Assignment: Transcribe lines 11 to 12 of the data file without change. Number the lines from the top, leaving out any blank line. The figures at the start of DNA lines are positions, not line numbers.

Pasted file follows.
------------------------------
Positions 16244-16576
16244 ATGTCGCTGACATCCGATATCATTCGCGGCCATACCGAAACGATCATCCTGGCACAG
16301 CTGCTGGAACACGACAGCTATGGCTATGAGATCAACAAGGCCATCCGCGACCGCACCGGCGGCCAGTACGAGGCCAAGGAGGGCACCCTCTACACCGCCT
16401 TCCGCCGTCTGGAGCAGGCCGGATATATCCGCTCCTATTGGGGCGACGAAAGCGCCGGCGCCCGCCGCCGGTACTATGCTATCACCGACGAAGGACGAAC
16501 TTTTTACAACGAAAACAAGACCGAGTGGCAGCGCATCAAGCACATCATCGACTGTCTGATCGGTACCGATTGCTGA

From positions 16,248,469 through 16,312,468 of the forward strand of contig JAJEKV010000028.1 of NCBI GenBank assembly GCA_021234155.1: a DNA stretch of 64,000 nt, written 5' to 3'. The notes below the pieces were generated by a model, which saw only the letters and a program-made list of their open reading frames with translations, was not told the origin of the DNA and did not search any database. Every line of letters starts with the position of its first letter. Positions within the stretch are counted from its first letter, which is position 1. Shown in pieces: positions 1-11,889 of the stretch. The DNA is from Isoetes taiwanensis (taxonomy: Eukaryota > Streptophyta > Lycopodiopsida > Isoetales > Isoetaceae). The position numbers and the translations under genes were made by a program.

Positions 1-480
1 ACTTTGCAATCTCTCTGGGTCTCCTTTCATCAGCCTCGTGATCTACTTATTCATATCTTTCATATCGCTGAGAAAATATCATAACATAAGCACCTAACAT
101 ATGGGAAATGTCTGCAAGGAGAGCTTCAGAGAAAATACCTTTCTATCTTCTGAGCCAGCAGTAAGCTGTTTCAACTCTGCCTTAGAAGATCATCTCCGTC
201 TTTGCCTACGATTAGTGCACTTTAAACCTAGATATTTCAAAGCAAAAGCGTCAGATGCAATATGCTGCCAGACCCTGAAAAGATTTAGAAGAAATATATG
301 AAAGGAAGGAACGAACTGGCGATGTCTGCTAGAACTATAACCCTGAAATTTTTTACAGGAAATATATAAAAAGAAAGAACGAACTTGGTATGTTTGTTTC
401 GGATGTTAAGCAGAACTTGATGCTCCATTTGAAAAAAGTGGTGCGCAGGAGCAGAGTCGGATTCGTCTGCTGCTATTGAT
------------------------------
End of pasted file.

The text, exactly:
301 AAAGGAAGGAACGAACTGGCGATGTCTGCTAGAACTATAACCCTGAAATTTTTTACAGGAAATATATAAAAAGAAAGAACGAACTTGGTATGTTTGTTTC
401 GGATGTTAAGCAGAACTTGATGCTCCATTTGAAAAAAGTGGTGCGCAGGAGCAGAGTCGGATTCGTCTGCTGCTATTGAT